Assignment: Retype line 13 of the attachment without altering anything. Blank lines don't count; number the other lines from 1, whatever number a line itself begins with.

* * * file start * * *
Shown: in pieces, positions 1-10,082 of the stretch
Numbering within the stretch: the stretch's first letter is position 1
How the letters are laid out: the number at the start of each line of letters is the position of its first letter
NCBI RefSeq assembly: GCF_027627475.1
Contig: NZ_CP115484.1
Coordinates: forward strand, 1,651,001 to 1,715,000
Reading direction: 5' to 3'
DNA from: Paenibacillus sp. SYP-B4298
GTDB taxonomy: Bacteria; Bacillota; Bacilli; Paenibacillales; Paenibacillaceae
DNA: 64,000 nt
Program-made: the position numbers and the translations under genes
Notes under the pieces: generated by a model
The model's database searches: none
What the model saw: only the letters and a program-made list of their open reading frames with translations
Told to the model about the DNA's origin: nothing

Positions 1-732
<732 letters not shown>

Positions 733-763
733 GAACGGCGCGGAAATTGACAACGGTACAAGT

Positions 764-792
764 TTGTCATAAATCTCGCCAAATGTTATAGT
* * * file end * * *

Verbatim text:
The model's database searches: none